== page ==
The HSE first became aware as far back as November that thousands of women will now need repeat smear checks, the Tánaiste has confirmed.
Around 6,000 women will be written to next week after it was revealed that their slides were not checked within the acceptable timeline when they were sent to a US lab.
The women impacted by the latest CervicalCheck controversy had all been asked to get a secondary HPV test after low-grade changes were detected in their initial smears.
The test for HPV should be carried out within 30 days of the sample being given by a woman but it has now emerged Quest Diagnostics failed to meet this deadline in the case of 6,000 samples which were taken from 2015 onwards.
Simon Coveney told the Dáil that concerns were first raised in November but said it was "not true" to give the impression that "somehow the Government is trying to hide something and we would not be talking about this if it had not been for the Fianna Fáil leader raising it".
"The HSE stated it was made aware of this matter in November and the Minister was made aware of the issue with secondary HPV testing in December," Mr Coveney said. "The issue was discussed at the CervicalCheck steering committee, including with patient representatives who are working very hard on that committee on the range of issues involved and outlined in published weekly reports.
"The Minister sought regular updates but a final report was not available to him relating to the numbers involved or who they were."
He said the latest controversy is separate to the current delays of up to 22 weeks for smear test results which has been caused by a surge in the number of women seeking tests in the wake of the initial CervicalCheck scandal.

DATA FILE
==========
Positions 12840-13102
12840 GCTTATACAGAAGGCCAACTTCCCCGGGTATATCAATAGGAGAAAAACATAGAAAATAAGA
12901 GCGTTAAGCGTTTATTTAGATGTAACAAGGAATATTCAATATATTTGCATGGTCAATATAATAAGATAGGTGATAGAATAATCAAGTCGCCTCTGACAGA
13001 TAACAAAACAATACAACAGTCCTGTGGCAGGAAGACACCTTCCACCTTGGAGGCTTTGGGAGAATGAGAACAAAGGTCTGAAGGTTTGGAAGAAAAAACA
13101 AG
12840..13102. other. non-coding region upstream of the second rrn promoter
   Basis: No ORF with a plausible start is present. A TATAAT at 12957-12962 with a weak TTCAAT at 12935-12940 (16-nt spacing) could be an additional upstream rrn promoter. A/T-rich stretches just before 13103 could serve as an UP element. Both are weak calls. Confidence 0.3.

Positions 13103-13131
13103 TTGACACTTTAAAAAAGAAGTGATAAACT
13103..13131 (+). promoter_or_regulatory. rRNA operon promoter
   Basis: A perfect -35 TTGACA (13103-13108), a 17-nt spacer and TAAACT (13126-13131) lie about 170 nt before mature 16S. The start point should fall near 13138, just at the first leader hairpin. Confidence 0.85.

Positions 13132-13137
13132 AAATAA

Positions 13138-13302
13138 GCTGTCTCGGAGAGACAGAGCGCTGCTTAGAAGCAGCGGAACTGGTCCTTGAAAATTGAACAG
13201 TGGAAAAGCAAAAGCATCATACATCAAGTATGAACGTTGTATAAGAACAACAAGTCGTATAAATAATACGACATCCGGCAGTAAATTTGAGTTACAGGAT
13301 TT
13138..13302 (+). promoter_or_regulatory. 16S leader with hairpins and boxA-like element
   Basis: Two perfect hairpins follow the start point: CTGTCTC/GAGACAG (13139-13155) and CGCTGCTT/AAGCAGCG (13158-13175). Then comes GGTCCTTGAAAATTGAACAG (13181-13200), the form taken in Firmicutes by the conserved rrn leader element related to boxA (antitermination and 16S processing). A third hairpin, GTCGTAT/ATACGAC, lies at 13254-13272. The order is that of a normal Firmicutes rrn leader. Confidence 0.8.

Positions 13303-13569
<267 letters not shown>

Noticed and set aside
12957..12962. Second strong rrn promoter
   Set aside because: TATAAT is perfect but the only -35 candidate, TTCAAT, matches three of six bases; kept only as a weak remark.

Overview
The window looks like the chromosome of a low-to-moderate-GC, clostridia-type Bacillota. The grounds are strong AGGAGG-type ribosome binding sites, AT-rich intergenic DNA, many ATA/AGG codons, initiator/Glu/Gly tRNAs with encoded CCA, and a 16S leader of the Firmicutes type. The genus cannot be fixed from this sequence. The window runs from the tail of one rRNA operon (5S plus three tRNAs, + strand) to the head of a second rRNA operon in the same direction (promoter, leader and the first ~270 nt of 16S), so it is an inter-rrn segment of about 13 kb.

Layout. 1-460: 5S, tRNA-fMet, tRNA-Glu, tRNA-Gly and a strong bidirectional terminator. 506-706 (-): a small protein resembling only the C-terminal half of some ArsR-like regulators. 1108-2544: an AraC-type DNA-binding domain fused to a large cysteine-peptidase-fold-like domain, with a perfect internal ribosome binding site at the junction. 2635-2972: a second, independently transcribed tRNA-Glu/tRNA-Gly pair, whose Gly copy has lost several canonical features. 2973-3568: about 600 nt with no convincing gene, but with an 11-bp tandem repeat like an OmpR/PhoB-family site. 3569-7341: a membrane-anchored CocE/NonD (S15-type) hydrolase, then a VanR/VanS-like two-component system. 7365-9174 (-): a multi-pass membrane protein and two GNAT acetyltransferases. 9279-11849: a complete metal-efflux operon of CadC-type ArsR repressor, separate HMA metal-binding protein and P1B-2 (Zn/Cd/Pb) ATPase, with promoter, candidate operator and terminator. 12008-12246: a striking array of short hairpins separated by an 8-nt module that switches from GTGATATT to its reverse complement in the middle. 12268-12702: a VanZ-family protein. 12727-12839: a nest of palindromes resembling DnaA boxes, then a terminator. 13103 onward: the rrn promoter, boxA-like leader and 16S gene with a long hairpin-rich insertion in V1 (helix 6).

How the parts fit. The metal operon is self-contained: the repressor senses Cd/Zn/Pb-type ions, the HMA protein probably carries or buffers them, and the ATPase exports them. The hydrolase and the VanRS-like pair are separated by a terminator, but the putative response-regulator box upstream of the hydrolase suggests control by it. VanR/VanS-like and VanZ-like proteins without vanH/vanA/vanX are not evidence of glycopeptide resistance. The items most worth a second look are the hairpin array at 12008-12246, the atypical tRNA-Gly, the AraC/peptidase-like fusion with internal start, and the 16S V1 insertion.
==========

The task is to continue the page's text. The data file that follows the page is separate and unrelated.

"My understanding is that the challenge has been at the lab level, and this is not about resources; rather it relates to the capacity of labs."
He said GPs have coped "extremely well" with the extra demand from an increase in women coming forward since the summer.
Fianna Fáil deputy leader Dara Calleary accused the Government of creating a gap between promises and delivery which "thousands of women are falling into".
"The Government has failed to draw a clear line under the controversy. It made significant promises but did not put the resources necessary in place to back them up. Now, we are in a situation of concern."
Sinn Féin's Pearse Doherty said the latest controversy is "another example of the incompetence that prevails in a chaotic system".
"Mistakes have occurred and will continue to happen in the health service but we have just emerged from a major scandal and many women are still dealing with its consequences. People have lost their lives because of the CervicalCheck scandal and now we have found out there are another 6,000 women who must have a secondary test done again because the lab got things wrong," Mr Doherty said.
Pointing to the fact that this is Cervical Cancer Prevention Week, Labour leader Brendan Howlin said the ongoing delays in cervical cancer screening have forced some women to get privately tested. He said this is not an option to everyone adding that this is "another example of a two-tier system".
He asked Mr Coveney if the Government will now refund women who decide to get private smear checks. The Tánaiste did not respond to that.